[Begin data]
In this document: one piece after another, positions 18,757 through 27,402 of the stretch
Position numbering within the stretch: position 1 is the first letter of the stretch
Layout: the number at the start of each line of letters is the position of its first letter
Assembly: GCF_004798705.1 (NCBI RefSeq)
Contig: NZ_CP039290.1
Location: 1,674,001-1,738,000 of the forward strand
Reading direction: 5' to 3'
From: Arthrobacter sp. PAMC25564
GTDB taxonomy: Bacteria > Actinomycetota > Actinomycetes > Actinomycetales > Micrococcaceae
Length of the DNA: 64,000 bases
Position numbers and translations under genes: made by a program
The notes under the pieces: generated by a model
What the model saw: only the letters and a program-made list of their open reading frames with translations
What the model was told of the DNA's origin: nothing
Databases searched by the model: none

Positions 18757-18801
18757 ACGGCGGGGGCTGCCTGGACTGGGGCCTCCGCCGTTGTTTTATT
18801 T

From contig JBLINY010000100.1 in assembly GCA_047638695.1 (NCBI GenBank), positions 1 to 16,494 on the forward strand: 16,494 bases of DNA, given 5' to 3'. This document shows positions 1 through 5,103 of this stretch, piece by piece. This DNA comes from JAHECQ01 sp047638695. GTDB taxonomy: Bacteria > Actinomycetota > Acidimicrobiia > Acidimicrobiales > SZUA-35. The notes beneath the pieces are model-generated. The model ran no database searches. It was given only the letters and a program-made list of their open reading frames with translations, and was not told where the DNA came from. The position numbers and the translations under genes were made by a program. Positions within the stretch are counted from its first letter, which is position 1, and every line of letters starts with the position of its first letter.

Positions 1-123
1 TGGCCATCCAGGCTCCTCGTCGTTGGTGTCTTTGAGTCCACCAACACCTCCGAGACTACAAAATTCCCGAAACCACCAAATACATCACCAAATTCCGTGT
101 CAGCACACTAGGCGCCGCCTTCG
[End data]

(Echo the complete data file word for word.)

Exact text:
In this document: one piece after another, positions 18,757 through 27,402 of the stretch
Position numbering within the stretch: position 1 is the first letter of the stretch
Layout: the number at the start of each line of letters is the position of its first letter
Assembly: GCF_004798705.1 (NCBI RefSeq)
Contig: NZ_CP039290.1
Location: 1,674,001-1,738,000 of the forward strand
Reading direction: 5' to 3'
From: Arthrobacter sp. PAMC25564
GTDB taxonomy: Bacteria > Actinomycetota > Actinomycetes > Actinomycetales > Micrococcaceae
Length of the DNA: 64,000 bases
Position numbers and translations under genes: made by a program
The notes under the pieces: generated by a model
What the model saw: only the letters and a program-made list of their open reading frames with translations
What the model was told of the DNA's origin: nothing
Databases searched by the model: none

Positions 18757-18801
18757 ACGGCGGGGGCTGCCTGGACTGGGGCCTCCGCCGTTGTTTTATT
18801 T

From contig JBLINY010000100.1 in assembly GCA_047638695.1 (NCBI GenBank), positions 1 to 16,494 on the forward strand: 16,494 bases of DNA, given 5' to 3'. This document shows positions 1 through 5,103 of this stretch, piece by piece. This DNA comes from JAHECQ01 sp047638695. GTDB taxonomy: Bacteria > Actinomycetota > Acidimicrobiia > Acidimicrobiales > SZUA-35. The notes beneath the pieces are model-generated. The model ran no database searches. It was given only the letters and a program-made list of their open reading frames with translations, and was not told where the DNA came from. The position numbers and the translations under genes were made by a program. Positions within the stretch are counted from its first letter, which is position 1, and every line of letters starts with the position of its first letter.

Positions 1-123
1 TGGCCATCCAGGCTCCTCGTCGTTGGTGTCTTTGAGTCCACCAACACCTCCGAGACTACAAAATTCCCGAAACCACCAAATACATCACCAAATTCCGTGT
101 CAGCACACTAGGCGCCGCCTTCG